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Review: Windfall (Southwark Playhouse, Borough)

Review by Sam Waite

What would you do if you won a ludicrous sum of money? Not the saintly, good-person answer you’re thinking of – the raw, unfiltered, morals-be-damned one you pretend took some thought? Abandon your loved ones and live a life of luxury? Would you never work again, and make a point of your perfectly manicured feet never touching the ground? This central question is asked, and nearly answered, by Windfall, a new comedy making its UK debut at the Southwark Playhouse.

Our ragtag team of workers are employed in a suitably vague “data entry” company under the maniacal leadership of owner Glenn Brannon. The initial set-up is a sort of mashup of an Office­-style sitcom and an office-set comedy film – 9 to 5 feels a particularly apt comparison when the idea of murdering or otherwise harming Mr Brannon is casually thrown around. Incensed by the addition of a new hire and the threat of one of them losing their job, the workers all pool together to purchase thousands of lottery tickets, hoping to split a $500,000,000 jackpot.

Former Strictly pro Joanne Clifton makes her debut as a non-musical theatre actress in the role of new starter Jacqueline Vanderbilt. (No, not those Vanderbilts) Her comedic timing is strong and her more emotionally driven moments give a depth to a character who seems an ice queen at first glance but is as desperate as her new colleagues. Clifton and Audrey Anderson, in her UK stage debut, work beautifully as foils – Anderson’s Hannah is a financially unstable woman in a miserable marriage and quick to make assumptions about Jacqueline, and wears her emotions on her sleeve where her new workmate is more demure and more self-contained.

The rest of this small cast have a believable chemistry and quickly elevate their characters beyond the sitcom archetypes they’re clearly drawn from. Judith Amsenga and Gabriel Paul progressively pull back the layers of Office Manager Kate and hardest-worker Galvan to reveal that this pair of put-together, almost parental figures as at least as damaged and insecure as the rest. Meanwhile, Wesley Griffith has a whale of a time bringing to life the foolish, immature Chris – he’s the dumbest person in the room, the least capable at the job, and Griffith finds the comedy in every line he has.

Glenn Brannon, the nefarious and outwardly cruel boss, is played by Jack Bennett. While Bennett has a great deal of fun with his dialogue, the character feels less well-developed than the others, often leaving Bennett to just be menacing for the sake of being menacing, or hyperactive for the sake of an easy laugh. It’s a shame the character is a touch too one-note, but Bennett should be commended for his consistent energy in the role.

The cast is rounded out by Ella Blackburn’s professional debut, not only in a small supporting role towards the finale, but as the office cleaner who spends the interval tidying up the set and dancing along to the 80’s radio station playing during both the incoming and the interval itself. Blackburn is always in character as she cleans up for act two, and it’s unfortunate that many will miss this silent piece of comedy while getting a drink or using the facilities.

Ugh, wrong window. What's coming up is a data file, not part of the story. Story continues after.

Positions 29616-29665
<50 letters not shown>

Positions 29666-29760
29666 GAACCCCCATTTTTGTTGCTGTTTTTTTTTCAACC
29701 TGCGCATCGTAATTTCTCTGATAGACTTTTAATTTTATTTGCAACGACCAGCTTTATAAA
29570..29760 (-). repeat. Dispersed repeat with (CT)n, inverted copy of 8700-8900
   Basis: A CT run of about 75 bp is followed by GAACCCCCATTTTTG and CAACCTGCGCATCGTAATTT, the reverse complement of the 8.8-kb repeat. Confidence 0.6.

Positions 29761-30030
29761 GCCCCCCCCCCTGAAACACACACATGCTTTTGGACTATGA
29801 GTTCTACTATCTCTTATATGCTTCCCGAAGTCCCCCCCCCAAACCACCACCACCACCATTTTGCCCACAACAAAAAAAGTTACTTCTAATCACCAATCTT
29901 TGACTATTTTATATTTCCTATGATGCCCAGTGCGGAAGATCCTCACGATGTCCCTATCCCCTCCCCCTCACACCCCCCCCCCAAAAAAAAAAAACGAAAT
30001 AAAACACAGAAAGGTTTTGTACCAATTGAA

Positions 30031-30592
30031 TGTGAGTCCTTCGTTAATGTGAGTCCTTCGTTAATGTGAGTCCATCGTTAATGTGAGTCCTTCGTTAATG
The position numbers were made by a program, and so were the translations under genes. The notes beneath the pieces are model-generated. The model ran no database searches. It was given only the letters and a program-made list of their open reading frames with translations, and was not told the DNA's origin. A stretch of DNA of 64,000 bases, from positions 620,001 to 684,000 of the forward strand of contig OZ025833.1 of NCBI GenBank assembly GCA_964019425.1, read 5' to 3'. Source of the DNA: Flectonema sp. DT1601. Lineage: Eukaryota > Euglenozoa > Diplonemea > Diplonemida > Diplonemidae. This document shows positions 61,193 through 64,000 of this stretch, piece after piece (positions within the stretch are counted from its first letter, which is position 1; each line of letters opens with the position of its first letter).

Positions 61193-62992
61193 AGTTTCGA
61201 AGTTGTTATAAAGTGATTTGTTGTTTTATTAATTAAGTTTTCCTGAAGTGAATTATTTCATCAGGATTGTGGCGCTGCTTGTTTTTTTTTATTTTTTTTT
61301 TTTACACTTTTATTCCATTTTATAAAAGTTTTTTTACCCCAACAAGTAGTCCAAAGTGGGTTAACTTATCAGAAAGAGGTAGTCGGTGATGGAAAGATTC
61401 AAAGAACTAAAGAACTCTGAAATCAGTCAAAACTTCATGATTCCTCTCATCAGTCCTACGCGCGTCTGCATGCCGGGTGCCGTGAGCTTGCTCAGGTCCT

Aside from the lack of dimension given to the villain, Scooter Pietsch’s script is strong, well-paced and genuinely very funny. The two acts take two different approaches to theatrical comedy, with the first being a slow burn talk-heavy affair with the jokes and office banter flying fast, while the second is more chaotic and rooted in physical comedy and intense reactions. While I preferred the more full-on, laugh-out-loud humour of the second act, my partner leaned towards the wittier, more structured comedy of the first – both, we agreed, were funny, but your taste will impact which resonates more strongly with you.

Rachel Stone, working on both sets and costumes, clearly knows what an actual office looks like rather than having just seen them on TV or in other plays. An office worker myself, I immediately found the layout of the furniture – organised and facing towards a central point, but clearly squeezed in wherever a new desk could fit – familiar. Her attention to detail is to be commended, with slight differences in laptop choice reflecting the economic positions and personalities of the workers, and their clothing looking like the kind of thing real office workers would actually wear at work.

Mark Bell, director of the international hit The Play That Goes Wrong, brings the same manic energy that helped propel that project to such success to this production. His use of the space and the movements of the characters is a great help in introducing the audience to the long-standing dynamics of these colleagues, and under his hand, the set becomes almost another character in the violent, frantic action of the second act.

With a strong ensemble and deeply human, if deeply demented, characters, this production makes a promising debut for what could easily become another long-runner for Mark Bell. While far from perfect and certainly a potential target for criticism from a more “sophisticated” viewer (i.e., someone who thinks it’s too crude, too brash, or too loud), most will be won over by the variety and strength of the comedy, and the familiar charm of the protagonists.


Windfall plays in The Large at The Southwark Playhouse Borough until 11th March.

Photos by Pamela Raith


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